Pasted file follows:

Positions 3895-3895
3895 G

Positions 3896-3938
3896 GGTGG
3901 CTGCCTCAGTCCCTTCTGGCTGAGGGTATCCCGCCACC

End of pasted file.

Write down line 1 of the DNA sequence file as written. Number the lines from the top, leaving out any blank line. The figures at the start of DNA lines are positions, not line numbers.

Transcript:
Positions 3895-3895